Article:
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The Stages of a Start-Up

by Ed Frazier

I have always been involved in starting companies or acquiring them. This post however is related to the start-ups. I have been involved in over 20 start-ups in my career, working 20+ years in the media industry but also some in wind power, solar, real estate, and Internet technologies. In all cases, they have had some common patterns.

1. THE CHAMPAGNE STAGE  

This is the initial planning stage where the math goes something like this.  If we offer a product that everyone in our market loves and we capture 3% of the market we will make a lot of money. The model will also include some underestimated cost and time lines. However, as partners we are all excited about this prospect so we launch.  It will include a plan to capitalize the venture, and some division of responsibility. This stage will last until the Champagne is gone.

2. REALITY IS NOT CONSISTENT WITH THE MODEL

This is the period when the venture partners and their investor watch the financial resources begin to deplete. There will be a realization that it’s going to take longer than planned. It is important to look at the end of year one and evaluate if there is a business to be built. The test of the concept can be determined by how much business has been secured related to the idea.  If there are no customers it may be time to change direction.  My experience has been that if I have some good clients by the end of year one the business has promise.  If I don’t have some good clients its not a good sign.

3.THE HELMET AND FLAK JACKET STAGE

This stage of the business runs from year one to year three. It’s the time when the initial capital is close to being consumed and the profit line has not been obtained. The danger of running out of cash or calling on investors to contribute more is a real possibility. It’s the point in time when everyone  questions the wisdom of the venture and self esteem can hit a low. It’s time to hunker down put on the flack jacket and persevere. About the end of year three you have been in business long enough that those potential clients you called on in year one are ready to trust you with their business. It comes at a time when one might considering giving up. Then a call from a client you called on two years ago comes in and orders.  This is a sign that you have a future in your chosen business. Its also a good time to go back to all your previous prospects and touch base.  Let them know you are still going.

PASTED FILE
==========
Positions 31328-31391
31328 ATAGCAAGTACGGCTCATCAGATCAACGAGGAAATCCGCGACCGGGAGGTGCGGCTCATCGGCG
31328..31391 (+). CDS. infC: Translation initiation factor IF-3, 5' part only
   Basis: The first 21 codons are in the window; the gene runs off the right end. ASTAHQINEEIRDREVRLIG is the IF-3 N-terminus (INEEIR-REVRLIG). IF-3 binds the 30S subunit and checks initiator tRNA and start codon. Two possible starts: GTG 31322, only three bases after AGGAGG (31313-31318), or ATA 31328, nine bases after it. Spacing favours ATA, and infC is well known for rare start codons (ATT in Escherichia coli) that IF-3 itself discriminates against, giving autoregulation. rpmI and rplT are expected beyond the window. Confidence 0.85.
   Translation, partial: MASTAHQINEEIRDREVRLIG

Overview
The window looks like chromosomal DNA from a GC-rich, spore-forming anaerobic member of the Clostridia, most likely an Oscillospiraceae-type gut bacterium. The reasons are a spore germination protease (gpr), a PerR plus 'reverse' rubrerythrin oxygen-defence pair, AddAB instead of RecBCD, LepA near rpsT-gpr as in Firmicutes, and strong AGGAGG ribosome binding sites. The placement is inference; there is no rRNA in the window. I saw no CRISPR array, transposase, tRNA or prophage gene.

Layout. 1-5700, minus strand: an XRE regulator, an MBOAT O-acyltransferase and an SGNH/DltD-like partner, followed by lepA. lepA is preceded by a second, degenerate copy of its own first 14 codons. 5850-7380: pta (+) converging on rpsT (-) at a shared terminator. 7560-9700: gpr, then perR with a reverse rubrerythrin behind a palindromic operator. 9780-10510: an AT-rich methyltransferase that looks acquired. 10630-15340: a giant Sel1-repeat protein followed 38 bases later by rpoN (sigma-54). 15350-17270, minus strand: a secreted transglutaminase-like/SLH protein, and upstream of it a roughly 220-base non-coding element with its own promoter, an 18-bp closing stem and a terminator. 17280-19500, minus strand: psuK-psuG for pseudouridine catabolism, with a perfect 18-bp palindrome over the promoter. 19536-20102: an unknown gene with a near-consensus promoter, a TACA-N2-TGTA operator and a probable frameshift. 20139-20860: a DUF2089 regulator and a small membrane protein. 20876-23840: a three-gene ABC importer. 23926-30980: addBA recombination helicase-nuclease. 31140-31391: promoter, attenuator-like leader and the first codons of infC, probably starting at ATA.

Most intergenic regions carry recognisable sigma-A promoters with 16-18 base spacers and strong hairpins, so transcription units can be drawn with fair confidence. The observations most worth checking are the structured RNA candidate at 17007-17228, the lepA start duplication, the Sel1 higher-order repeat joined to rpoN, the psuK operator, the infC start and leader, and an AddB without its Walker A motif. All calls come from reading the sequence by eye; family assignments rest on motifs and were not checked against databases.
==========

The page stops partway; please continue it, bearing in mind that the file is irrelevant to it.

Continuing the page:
4. ALWAYS KNEW YOU WOULD MAKE IT STAGE

This is the stage where all those skeptics that doubted you could ever succeed will start to say.  “I always knew you would make it,  everything you do turns to gold”. This is the point in time when you can go to family gatherings and instead of them asking when you will get a real job you can proudly say I own my own business and I love it. The most important thing at this stage is to remember the sacrifices that have been made share the wealth with those who helped you and extend a supporting word or resource to the pilgrims that are embarking on their journey. Above all, enjoy your success.

About Ed Frazier

Ed has been involved in media and Internet technologies for over 30 years. He was one of the founding individuals of the Regional Sports Networks that make up Fox Sports. Following Fox sports Frazier was involved in a joint Venture with Coserv Electric in the deployment and creation of advanced fiber networks. Through the CoServ Joint Venture he supplied advanced Internet technologies, for design, development and Internet marketing. Frazier has years of experience in Internet marketing and media, including, pay per click advertising, video streaming, banner advertising, Google adwords, Yahoo, MSN, and other directory and Internet marketing systems including direct e-mail, and user targeting advertising. His interest in Internet technology management for his clients is targeted to insure best practices in Internet marketing and ecommerce. Ed is a graduate of the University of Texas at Arlington. He provides consulting services in the field of Integrated Media. This involves traditional broadcast media and emerging media via satellite and the Internet. He has served on the boards of publicly traded companies, privately held corporation and non-profit organization.

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